Thursday, September 26, 2013

Cheap and Easy Music Binding

Spiral binding is fine, and it is often quite useful, but sometimes I want to have music that can lie flat. Sometimes I have scores that require paper that is too big for my comb binding machine. I tried my luck with masking tape, but cloth athletic tape, which has the forgiving quality of being removable (if necessary), is the perfect solution.

You can use it to repair books too.

[Update: I now use the paper athletic tape that you can buy at Walgreens in a tape dispenser. The Walgreens brand is best. Trust me.]


Richard Fasz said...

While this is generally a great idea, it should only be used on a temporary basis, as products such as this are not acid-free, and will lead to early deterioration of the paper. (In other words, I'm really regretting the music I bound with athletic tape 15 years ago - as the paper has turned yellow and brittle where it's in contact with the tape!) If you need something that's long-lasting, similar acid-free products are available from library supply companies, such as Gaylord, Demco, Highsmith, and The Library Store. Libraries routinely use both paper and cloth hinge tapes, both of which would be perfect for binding music. (I'm a librarian, if you couldn't guess!)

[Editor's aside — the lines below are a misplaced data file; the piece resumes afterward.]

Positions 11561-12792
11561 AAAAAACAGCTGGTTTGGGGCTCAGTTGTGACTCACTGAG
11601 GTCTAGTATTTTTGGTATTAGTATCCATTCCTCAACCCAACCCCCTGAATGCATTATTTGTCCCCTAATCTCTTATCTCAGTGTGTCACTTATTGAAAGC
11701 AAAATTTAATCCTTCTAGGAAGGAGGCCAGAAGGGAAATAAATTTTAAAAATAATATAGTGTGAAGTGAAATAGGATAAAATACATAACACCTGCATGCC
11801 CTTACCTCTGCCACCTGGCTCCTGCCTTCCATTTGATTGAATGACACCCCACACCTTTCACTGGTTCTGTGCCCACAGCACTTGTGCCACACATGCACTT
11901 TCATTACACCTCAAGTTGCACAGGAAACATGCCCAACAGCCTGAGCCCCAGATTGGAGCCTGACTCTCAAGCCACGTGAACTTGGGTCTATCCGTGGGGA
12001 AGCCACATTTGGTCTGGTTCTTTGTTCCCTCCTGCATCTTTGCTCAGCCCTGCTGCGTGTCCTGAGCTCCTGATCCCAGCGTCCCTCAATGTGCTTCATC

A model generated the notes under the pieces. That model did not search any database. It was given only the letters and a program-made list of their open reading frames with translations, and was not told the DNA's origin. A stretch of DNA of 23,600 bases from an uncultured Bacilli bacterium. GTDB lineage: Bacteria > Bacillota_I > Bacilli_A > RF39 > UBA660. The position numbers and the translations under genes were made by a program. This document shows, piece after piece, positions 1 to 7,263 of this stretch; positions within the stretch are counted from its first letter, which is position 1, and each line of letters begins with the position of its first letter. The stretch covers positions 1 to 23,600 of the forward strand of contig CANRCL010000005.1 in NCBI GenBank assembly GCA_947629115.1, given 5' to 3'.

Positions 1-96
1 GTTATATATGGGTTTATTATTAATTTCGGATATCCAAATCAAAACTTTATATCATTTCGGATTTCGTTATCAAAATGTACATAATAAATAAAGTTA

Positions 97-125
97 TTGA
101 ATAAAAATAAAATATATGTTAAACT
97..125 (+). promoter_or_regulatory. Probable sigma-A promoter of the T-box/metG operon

Elaine Fine said...

Thanks for the warning, Richard. And even more thanks for the names of the library supply companies. Most of the music that I print comes out on standard laser printer (with water-based ink), so I have no illusions of permanence. If I do make repairs on something I want to last, I will certainly take your advice and go the "acid-free" route.